AMLO’s promise to take a different tack on confronting the cartel problem in Mexico by reducing its dependence on state violence might be raising alarm bells in Washington, motivating actions like Operation Godfather to put the fear of god in the leadership of America’s largest trading partner.
A shot in the dark
If AMLO’s desire to reshape the bilateral relationship between the United States and Mexico is sincere, then we could be looking at a real turning point in U.S.-Mexico relations and a return to an era when Mexico’s political class regarded its ‘distant neighbor’ – to borrow a phrase – with far more suspicion.
By all appearances, Mexico’s president seems to want to help his own people, which is more than generations of Mexicans can say about most former presidents. Compared to mega grifters like ex-president, Carlos Salinas de Gortari, who stole millions directly from pensioners and set the stage for the re-introduction of foreign global money-laundering outfits like HSBC into the country, AMLO is King Solomon.
The Mexican president has been taking a lot of heat since taking office in 2018 from upper and middle-class sectors over what they consider his radical leftist policies. Large demonstrations have been taking place in Mexico City over the last several weeks calling for his resignation. But, the majority of Mexicans, who are not part of these economic brackets, support his presidency and appreciate his populist rhetoric.
At the very least, AMLO has stated unequivocally that the Mexican government has no plans to foot the bill for General Cienfuegos’ legal fees, which could hover between $ 800 and $ 1,000 per billable hour according to reports. The suggestion that Mexico should tap the federal budget to pay for the General’s high-priced defense team came from the opposition party (PRI) leader, who put forward a proposal to protect the Mexican armed forces from foreign law enforcement agencies.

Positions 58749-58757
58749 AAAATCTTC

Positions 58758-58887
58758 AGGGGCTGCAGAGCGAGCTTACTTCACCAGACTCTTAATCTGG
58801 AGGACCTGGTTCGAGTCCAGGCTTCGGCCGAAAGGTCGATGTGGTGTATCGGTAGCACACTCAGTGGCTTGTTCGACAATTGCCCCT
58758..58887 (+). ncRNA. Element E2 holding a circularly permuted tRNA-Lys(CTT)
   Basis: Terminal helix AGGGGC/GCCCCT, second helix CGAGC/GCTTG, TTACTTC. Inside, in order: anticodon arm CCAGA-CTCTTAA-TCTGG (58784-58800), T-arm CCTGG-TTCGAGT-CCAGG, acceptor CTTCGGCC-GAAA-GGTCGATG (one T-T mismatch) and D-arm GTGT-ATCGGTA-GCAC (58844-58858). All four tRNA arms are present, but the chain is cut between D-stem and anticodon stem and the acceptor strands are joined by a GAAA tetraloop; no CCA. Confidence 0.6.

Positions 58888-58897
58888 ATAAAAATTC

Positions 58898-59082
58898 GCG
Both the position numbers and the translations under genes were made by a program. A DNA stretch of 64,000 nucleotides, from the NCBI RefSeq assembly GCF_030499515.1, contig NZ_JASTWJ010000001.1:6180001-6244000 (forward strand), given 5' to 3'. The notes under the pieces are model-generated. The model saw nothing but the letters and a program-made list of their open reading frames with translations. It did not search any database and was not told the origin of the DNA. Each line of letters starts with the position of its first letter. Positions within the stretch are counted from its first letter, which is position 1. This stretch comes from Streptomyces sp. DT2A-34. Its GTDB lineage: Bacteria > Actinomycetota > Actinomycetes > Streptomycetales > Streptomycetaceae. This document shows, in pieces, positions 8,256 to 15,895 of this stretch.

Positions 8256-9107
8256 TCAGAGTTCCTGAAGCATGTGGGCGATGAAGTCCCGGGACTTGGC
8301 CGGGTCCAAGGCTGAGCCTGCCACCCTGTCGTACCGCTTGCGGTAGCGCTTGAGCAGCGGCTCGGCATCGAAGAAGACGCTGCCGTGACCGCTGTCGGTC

The nature of such legislation might well be at the core of the issue surrounding the unilateral detention of a military general and goes to the heart of the transnational justice system, which the U.S. has been informally implementing through its drug war policies and which poses a fatal threat to the sovereignty and self-determination of any independent nation in Latin America and beyond.
It’s no secret that high-ranking members of the Mexican military have been vital cogs in drug trafficking operations carried out on Mexican soil. It is the only entity in the country with the capacity to move the narcotics “clandestinely from ports of entry in Mexico up to the American border,” according to Valentine. Cartel leaders often answer to one or another official at some level of the Mexican federal government, ranging from a hotshot federal police chief to the president of the Mexican republic itself.
The corruption of Mexico’s institutions is legendary among its own people, who rarely give politicians – or anyone in a position of authority – the benefit of the doubt. Contempt of power is a cultural idiosyncrasy and no one who intends to hold any kind of office or rank in Mexico is above reproach in a country where impunity rules the day.
In the United States, however, the vast network of military, law enforcement, and intelligence operatives crawling all over the dark underbelly of the global drug trade are exempt from scrutiny. Their principal roles in the movement of illicit drugs all over the world runs contrary to the carefully-crafted do-gooder narratives churned out by Hollywood since the collapse of the American socio-political consciousness.
The corruption and impunity in America hides behind its own legal code and is jealously guarded behind a rhetorical veneer of exceptionalism that the Church committee, Vietnam, and the string of political assassinations had all but shattered in the 1960s. More recently, the seminal work of journalist Gary Webb exposed the nexus between the global drug trade and the American establishment, which has rebounded in remarkable fashion to conceal the extent of the corruption and impunity, once again.
William Barr, himself, was one of the very people directly involved in sweeping the sordid past and atrocious activities of programs like MKULTRA, COINTELPRO, and Iran-Contra under the rug. As U.S. Attorney General, he continues to do the same when uncomfortable questions arise about the role that American drug traffickers, corporations, and banks are really playing in the ostensible fight against drugs.
Feature photo | Then-Secretary of Defense Salvador Cienfuegos Zepeda, right, and Undersecretary Noe Sandoval Alcazar, left, gesture directions to soldiers marching past, during a review of the troops that will participate in the Independence Day parade, in Mexico City, Sept. 14, 2016. Rebecca Blackwell | AP
Raul Diego is a MintPress News Staff Writer, independent photojournalist, researcher, writer and documentary filmmaker.